Episode 19

SEPTEMBER 15, 2021

Three central bank questions for Dec

Steve sits down with Dec Mullarkey, Managing Director of Investment Strategic Research and Initiatives at SLC Management, to discuss the Fed’s balance sheet expansion and its impact on the market.

Steve Peacher: Hi everybody thanks for dialing in for to another session of “Three in Five,” this is Steve Peacher, President SLC Management and I’m with Dec Mullarkey today. Dec is a Managing Director in our strategic research area. Dec, thanks a lot for taking some time.

Dec Mullarkey: All right, good to be here Steve.

Steve Peacher: So, I want to talk today about balance sheets of the Central Bank, the Fed in particular. From the financial crisis through the Covid crisis, the Fed and the other central banks have had an extraordinary expansion on their balance sheets largely to buy bonds in the marketplace, can you provide some perspective on the scope of this in the U.S.?

Dec Mullarkey: Yeah absolutely and you hit it, it was those two crisis drove it, but just to focus in on the U.S. and then we'll reference it a little bit to the other major central banks. The Fed is up to about $7 trillion right now, to give some perspective on that, that's a third of our GDP. So, it's a big number. But how we got there, prior to the crisis we were less than a trillion. The crisis hit, this is the financial crisis in 2008, and it looked like the world was falling apart, we could get into a deep recession or deep depression and at that point the Fed cut rates to rock bottom and then they said we got to do more, and this is where they came up “let's do some massive bond buying here.” And that massive bond buying was mainly in government bonds and mortgage backed securities to the tune of about $4 trillion. Now they didn't do it right away, it took a little bit of time, but that's where that's how they actually grew their balance sheet halfway there. Then you know as they went through time and there was aftershocks, they didn't get an opportunity to unwind it to try to unwind some, but they didn't get very far there, because they then when Covid it hit they realize we're back in the same boat here, this is a major crisis, potentially a major meltdown, and they did the same thing. They acted quicker this time, did probably another $4 trillion or did do another $4 trillion. And that's where we got to, we're basically up to $8 trillion right now, and for perspective other central banks did the same thing. You look at the European Central Bank, ECB, whose view is that they have moved slowly, and they had through time, but they have $10 trillion on their balance sheet. And then you look at the Bank of Japan’s at $7, you got you got China at $6, so everyone is in that range, but it did come down to averting two major crisis which, in our lifetime have been major, major shocks and we look across economic history, these have been major shocks. So, they felt this was the only way they could freeze up, they could put money into the capital markets, prevent them from freezing up because that was big concern and it worked it worked from that standpoint.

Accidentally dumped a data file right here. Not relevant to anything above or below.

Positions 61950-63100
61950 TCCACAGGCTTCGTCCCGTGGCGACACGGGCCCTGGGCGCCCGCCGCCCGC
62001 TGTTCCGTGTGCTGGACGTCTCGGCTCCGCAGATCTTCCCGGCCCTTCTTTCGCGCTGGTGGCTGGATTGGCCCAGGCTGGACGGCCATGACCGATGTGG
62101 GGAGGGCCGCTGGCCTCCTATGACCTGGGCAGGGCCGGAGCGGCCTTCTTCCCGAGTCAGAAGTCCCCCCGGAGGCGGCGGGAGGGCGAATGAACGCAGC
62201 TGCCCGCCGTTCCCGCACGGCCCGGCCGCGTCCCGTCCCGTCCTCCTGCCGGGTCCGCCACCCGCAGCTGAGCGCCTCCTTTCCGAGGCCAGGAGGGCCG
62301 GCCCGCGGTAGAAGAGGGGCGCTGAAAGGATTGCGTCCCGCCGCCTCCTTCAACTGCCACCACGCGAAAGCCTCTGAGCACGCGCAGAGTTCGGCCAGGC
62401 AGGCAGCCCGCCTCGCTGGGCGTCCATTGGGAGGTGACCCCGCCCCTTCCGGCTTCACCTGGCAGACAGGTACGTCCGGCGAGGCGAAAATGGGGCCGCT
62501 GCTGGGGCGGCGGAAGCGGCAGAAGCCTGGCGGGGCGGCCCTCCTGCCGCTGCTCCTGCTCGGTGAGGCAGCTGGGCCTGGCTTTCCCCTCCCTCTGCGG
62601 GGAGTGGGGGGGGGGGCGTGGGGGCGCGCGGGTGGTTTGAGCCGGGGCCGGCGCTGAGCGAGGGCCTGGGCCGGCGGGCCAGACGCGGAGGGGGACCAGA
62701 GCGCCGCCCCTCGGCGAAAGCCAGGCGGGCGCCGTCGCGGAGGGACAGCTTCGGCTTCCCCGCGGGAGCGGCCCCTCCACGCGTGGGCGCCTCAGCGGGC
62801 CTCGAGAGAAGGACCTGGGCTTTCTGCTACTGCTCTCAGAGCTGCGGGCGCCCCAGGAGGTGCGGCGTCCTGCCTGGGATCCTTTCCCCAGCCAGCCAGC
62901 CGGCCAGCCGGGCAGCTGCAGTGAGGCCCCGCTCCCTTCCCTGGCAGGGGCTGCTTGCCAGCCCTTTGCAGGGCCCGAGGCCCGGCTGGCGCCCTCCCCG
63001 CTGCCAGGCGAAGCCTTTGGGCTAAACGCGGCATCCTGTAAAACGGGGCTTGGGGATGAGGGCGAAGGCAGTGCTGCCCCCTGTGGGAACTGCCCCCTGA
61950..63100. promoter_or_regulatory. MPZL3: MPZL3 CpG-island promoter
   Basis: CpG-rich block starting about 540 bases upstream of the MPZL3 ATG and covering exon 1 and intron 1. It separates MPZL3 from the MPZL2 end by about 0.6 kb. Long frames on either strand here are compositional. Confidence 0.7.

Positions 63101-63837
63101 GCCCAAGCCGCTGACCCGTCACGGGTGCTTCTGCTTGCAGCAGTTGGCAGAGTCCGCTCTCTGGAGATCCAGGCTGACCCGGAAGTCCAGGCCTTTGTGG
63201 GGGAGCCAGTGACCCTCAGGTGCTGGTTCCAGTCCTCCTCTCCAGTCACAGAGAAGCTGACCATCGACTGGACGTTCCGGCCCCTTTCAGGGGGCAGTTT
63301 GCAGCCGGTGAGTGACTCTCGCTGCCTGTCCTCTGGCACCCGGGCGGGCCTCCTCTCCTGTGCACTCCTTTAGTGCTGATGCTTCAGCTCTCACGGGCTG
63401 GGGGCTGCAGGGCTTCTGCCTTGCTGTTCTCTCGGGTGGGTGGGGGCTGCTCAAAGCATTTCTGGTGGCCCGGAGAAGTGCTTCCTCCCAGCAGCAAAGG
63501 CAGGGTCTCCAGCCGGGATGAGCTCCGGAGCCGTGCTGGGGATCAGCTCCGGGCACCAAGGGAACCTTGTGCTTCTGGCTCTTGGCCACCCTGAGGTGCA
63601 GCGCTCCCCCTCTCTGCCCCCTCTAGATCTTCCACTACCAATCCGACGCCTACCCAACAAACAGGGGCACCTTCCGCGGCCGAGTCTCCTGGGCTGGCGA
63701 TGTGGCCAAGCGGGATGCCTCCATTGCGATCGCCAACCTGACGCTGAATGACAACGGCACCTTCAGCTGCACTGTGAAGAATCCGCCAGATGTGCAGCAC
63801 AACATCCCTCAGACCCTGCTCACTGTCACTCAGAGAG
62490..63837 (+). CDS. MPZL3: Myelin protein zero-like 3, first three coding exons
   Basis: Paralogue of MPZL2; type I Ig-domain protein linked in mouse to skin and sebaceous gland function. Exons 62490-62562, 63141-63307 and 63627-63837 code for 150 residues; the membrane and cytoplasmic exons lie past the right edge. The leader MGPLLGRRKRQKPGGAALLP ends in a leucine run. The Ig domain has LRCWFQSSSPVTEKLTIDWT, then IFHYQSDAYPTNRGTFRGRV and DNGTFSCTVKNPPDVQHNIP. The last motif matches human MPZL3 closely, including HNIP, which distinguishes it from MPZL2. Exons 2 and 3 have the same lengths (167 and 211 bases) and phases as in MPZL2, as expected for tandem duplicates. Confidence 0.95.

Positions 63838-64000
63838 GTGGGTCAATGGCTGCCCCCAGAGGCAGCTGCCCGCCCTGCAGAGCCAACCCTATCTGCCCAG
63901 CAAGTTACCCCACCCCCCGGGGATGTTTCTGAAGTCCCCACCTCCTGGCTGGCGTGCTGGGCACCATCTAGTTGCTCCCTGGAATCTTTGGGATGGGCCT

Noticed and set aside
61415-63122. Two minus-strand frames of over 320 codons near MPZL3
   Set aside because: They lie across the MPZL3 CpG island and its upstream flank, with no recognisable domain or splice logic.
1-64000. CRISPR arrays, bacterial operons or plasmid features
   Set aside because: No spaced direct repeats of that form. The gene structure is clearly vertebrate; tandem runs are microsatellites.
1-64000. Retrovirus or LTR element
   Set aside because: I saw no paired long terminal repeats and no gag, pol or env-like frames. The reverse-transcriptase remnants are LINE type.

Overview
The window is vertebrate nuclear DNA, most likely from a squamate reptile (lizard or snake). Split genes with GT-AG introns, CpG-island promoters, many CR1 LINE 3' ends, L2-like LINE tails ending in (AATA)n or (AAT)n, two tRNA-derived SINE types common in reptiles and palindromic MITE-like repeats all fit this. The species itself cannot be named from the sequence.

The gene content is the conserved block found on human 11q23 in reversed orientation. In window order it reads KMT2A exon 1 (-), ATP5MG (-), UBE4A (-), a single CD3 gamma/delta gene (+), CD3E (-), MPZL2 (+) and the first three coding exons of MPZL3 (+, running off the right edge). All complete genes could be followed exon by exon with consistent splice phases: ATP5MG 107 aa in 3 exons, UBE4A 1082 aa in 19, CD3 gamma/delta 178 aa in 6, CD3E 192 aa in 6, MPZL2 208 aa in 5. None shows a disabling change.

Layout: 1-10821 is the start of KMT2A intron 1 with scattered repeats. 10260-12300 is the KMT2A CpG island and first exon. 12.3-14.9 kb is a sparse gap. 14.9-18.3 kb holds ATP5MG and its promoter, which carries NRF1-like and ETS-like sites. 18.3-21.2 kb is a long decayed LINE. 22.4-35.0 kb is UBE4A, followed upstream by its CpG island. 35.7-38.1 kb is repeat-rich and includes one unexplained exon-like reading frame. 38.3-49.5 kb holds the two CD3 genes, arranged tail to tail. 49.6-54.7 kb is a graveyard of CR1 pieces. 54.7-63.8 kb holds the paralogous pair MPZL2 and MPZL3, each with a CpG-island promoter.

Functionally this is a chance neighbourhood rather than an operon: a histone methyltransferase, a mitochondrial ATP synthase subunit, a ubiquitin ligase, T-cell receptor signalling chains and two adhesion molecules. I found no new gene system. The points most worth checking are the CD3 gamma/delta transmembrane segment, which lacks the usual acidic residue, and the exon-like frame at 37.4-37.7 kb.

Steve Peacher: Dec, isn't this balance sheet expansion really just another way of printing money and, if so, why hasn't all of this support and liquidity sparked massive amounts of inflation?